As I learned from my previous question, the Toltecs had a myth where the Sun did not move for a day.

In the year 8 Tochtli, which was 1,347 years after the second calamity and 4,779 years since the creation of the world, it is recorded in their history that the sun stood still one natural day without moving,

~ The Historical Works of Fernando de Alva Ixtlilxochitl. Edited and annotated by Alfredo Chavero, 1892.

This struck me as interesting because this myth also appears in the Bible.

12 On the day the Lord gave the Amorites over to Israel, Joshua said to the Lord in the presence of Israel:

“Sun, stand still over Gibeon,
    and you, moon, over the Valley of Aijalon.”
13 So the sun stood still,
    and the moon stopped,
    till the nation avenged itself on[b] its enemies,
as it is written in the Book of Jashar.

The sun stopped in the middle of the sky and delayed going down about a full day. 14 There has never been a day like it before or since, a day when the Lord listened to a human being. Surely the Lord was fighting for Israel!

~ Joshua 10:12-14

This made me wonder if these are the same event. Do the chronologies of these myths match up?

  • For there to be a connection between the Bible and a South American civilization, wouldn't it make more sense to find a case in which the sun didn't rise for a long time (because it was "stuck" in the other side of the world)?
    – Harel13
    Jun 6 '21 at 9:37

Alas, no, they do not happen around the same time. The time difference is about 1350 years.

The corresponding footnote in the source for the Toltec version states that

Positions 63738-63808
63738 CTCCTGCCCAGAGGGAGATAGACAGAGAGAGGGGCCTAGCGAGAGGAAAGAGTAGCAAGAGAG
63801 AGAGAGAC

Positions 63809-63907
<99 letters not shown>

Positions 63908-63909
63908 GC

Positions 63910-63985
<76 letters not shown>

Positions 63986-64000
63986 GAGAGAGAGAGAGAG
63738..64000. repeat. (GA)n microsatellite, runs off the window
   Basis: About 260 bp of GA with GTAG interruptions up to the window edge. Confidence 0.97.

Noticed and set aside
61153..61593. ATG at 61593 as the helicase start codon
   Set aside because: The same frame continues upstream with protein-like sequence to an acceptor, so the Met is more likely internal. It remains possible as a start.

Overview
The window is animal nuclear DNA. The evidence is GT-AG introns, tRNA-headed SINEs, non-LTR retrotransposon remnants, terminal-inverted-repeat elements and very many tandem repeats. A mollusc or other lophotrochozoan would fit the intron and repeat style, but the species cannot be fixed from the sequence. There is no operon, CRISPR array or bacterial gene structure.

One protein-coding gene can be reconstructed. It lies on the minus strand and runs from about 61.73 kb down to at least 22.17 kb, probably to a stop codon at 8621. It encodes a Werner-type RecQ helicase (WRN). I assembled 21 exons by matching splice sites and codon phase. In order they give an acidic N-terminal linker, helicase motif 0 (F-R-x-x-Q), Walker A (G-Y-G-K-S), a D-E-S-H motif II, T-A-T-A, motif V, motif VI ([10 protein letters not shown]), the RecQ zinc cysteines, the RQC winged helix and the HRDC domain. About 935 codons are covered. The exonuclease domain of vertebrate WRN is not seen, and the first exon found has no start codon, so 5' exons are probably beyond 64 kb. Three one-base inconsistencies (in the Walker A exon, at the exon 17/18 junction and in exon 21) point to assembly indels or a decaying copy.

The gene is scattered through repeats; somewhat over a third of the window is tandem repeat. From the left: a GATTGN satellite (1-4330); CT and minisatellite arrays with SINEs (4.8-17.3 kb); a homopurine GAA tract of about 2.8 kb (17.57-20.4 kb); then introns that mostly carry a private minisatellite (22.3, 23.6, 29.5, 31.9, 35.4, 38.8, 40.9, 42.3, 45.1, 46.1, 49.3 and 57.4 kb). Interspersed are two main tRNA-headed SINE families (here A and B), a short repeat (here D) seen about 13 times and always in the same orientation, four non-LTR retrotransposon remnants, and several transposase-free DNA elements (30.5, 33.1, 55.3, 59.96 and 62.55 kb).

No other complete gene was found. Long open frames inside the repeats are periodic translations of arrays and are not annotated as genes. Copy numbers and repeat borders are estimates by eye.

1. Anytime a number is in front of a name such as 8 Tochtli, the number refers to the day and the month and is correlated with a year. The date in which the sun stood stilt [sic] corresponds with 52 BC in the dates given by Ixtlilxochitl.

(Emphasis mine.)

For the Judeo-Christian version in Joshua, this BibleHub website page has a chronology for Joshua and gives 1406 B.C. for the events of Joshua 10.

Thus, these two myths are separated by 1354 years. Hence, these two events did not happen around the same time.

If you're really desperate to make the dates coincide, you can try to subtract 1664 years (the length of an age for the Toltecs) for no real good reason from 52 B.C. and get a date of 1716 B.C., which is only 310 years away from the Joshua version! A small enough time span to invoke fuzzy memories and the Toltec desire to have significant events fit into a numerically significant chronolgy.

  • Of course physics as we know it cannot allow for stopping the earth in its tracks in any way except in falling into the sun:losing radial velocity drastically. If this happened, from asteroid impact for example, there would be a lot more dire upheavals than the sun standing still , to remain as a mythic description..
    – anna v
    May 7 '15 at 4:04
  • 1
    @annav: Of course this event is not possible according to the laws of physics as we know it. This is Mythology.SE after all... May 7 '15 at 4:13
  • 1
    well, the flood for example has historical basis, is true according to science/physics because there has been geological evidence for large floods and the physics mechanisms that can be involved are not totally destructive . So myths can have a historical point where they started, and in this case common to all cultures. This cannot be true for a stopping the angular velocity of the earth .
    – anna v
    May 7 '15 at 4:29
  • sorry for that, it is angular velocity that has to be stopped ( age tells :) ) the radial would increase because the earth would be falling into the sun
    – anna v
    May 7 '15 at 4:32
  • 1
    @annav: Considering the Joshua version, we're talking about an omnipotent God who created the universe. Stopping the rotation of the earth for one full day with no ill effects is peanuts compared to that. Sure, there are physical considerations, but when it comes to mythology, we're usually talking about forces more powerful and/or beyond mundane physical laws. I don't really see much of a point in discussing the physical aspects of the events in the myths. May 7 '15 at 12:34

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